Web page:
According to a January 22nd report from equity research firm Sterne Agee, mega life insurance just caught a lucky break with the assignment of the judge in the case appealing their Systemically Important Financial Institution (SIFI) designation.

Systemically Important Financial Institutions

Systemically Important Financial Institutions are banks, insurance companies or other financial institutions whose failure could contribute significantly to a financial crisis. The Dodd-Frank Act passed after the Financial Crisis called for SIFI institutions to be more highly regulated than other financial institutions, so of course all these megabanks denied that they were SIFIs and mounted legal challenges (as Metlife is doing). SIFIs are designated by the U.S. Federal Reserve.

Metlife logo

Metlife catches break with Judge Rosemary Collyer

According to Sterne Agee analysts John M. Nadel, Wesley Carmichael and Michael A. Ward, Metlife caught a major break when Rosemary Collyer was assigned to preside over the insurer’s legal challenge of it’s recent non-bank SIFI designation.

The SA analysts note: “We believe this is a positive development as Judge Collyer was an appointee in 2003 under President Bush and has a record of ruling against government regulators, most notably ruling in 2011 and 2012 that the Environmental Protection Agency (EPA) and Federal Drug Administration (FDA) decisions were both arbitrary and capricious – the same standard MET must prove in its case against FSOC. Such a record is certainly a positive development early in MET’s case against its SIFI designation, although clearly there’s a long way to go in the process.”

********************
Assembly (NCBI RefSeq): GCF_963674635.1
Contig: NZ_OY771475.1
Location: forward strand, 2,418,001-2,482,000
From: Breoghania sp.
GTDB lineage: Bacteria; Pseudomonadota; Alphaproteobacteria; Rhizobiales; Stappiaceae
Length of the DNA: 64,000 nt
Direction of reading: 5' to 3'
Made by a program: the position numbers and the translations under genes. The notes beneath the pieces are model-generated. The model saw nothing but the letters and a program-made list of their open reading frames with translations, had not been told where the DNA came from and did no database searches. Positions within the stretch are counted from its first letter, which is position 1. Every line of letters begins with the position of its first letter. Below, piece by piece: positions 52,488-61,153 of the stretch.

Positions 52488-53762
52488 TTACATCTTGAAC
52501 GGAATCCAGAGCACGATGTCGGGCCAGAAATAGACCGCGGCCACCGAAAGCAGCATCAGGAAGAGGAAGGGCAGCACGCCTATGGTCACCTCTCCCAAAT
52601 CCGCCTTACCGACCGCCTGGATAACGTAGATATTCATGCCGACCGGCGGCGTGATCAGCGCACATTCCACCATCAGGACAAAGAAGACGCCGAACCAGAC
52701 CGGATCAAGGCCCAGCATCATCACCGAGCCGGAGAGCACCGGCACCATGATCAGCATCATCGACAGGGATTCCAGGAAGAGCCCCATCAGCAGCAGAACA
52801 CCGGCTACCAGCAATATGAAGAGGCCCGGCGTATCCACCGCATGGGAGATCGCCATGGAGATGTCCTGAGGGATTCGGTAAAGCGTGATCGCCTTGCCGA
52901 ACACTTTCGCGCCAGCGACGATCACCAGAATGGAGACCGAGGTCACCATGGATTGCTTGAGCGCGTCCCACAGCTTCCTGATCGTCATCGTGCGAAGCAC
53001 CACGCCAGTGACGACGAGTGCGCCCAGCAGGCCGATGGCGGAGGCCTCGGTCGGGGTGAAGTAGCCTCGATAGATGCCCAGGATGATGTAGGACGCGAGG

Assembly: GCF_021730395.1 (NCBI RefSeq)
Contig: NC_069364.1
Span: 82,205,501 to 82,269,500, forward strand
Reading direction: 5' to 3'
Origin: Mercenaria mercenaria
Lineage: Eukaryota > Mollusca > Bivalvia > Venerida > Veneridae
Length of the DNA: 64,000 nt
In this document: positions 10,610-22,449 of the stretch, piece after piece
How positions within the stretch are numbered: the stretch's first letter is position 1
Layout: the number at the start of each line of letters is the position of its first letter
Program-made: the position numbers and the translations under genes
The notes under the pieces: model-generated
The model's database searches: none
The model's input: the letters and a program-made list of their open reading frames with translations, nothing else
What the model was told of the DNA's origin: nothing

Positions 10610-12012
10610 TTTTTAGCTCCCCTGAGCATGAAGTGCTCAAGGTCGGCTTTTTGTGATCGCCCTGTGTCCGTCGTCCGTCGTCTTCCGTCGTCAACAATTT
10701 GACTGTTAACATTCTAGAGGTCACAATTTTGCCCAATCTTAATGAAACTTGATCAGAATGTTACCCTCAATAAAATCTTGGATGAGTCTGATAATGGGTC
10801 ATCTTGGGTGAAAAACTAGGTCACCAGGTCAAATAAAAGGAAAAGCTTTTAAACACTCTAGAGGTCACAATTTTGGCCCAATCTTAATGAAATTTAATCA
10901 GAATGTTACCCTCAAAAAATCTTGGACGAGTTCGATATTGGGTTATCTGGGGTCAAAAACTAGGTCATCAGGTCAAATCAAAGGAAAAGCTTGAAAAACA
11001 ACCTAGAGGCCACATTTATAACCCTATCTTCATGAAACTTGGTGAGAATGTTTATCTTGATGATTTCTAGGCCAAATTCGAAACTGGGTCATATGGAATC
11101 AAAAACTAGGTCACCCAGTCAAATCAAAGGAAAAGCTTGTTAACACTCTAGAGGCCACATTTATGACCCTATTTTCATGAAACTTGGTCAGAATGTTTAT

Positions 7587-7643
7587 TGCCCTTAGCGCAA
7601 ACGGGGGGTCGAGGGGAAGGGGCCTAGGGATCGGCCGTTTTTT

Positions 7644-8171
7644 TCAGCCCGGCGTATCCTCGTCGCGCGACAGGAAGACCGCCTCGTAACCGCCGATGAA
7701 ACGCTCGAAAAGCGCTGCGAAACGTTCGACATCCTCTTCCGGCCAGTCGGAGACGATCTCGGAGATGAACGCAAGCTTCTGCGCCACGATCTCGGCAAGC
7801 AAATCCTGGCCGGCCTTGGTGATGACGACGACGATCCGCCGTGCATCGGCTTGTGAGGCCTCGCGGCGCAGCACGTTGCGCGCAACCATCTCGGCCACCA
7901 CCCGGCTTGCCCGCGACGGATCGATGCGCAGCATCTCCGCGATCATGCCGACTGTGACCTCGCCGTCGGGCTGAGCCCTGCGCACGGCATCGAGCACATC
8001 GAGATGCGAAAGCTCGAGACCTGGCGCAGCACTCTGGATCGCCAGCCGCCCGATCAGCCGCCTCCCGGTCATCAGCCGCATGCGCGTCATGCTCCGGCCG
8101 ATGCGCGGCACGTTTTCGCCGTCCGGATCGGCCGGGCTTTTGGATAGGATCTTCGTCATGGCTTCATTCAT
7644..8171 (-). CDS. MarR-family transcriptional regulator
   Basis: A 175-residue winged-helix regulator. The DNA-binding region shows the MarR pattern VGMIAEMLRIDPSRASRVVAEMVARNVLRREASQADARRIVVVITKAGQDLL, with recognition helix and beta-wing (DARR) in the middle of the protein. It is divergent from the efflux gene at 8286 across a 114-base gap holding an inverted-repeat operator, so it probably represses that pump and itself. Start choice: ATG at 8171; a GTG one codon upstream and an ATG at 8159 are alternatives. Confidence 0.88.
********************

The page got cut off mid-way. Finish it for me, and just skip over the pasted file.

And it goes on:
Also of note, back in 2011, Judge Collyer ruled against the EPA in a case involving Nalco Holding Company, a maker of water treatment equipment. Nalco argued that an EPA order to stop selling one of its products was arbitrary and capricious, and the judge agreed.

Collyer also ruled against the FDA in a case against Prevor in 2012. Prevor argued that the FDA acted arbitrarily and capriciously in its decision to regulate one of their products as a drug instead of a medical device, and Collyer again agreed with the firm and ruled against the EPA.

Still a long way to go before case is decided

In the conclusion of the report, Nadel et al. point out that the legal case will probably take between 6-12 months, and could be appealed thereafter, That said, the “appointment of Judge Collyer to preside over the case certainly appears to be a positive development for Metlife. Her record of ruling against a few government regulatory agencies clearly indicates that her ultimate decision in Metlife’s case is unlikely to be swayed by political or other pressures.”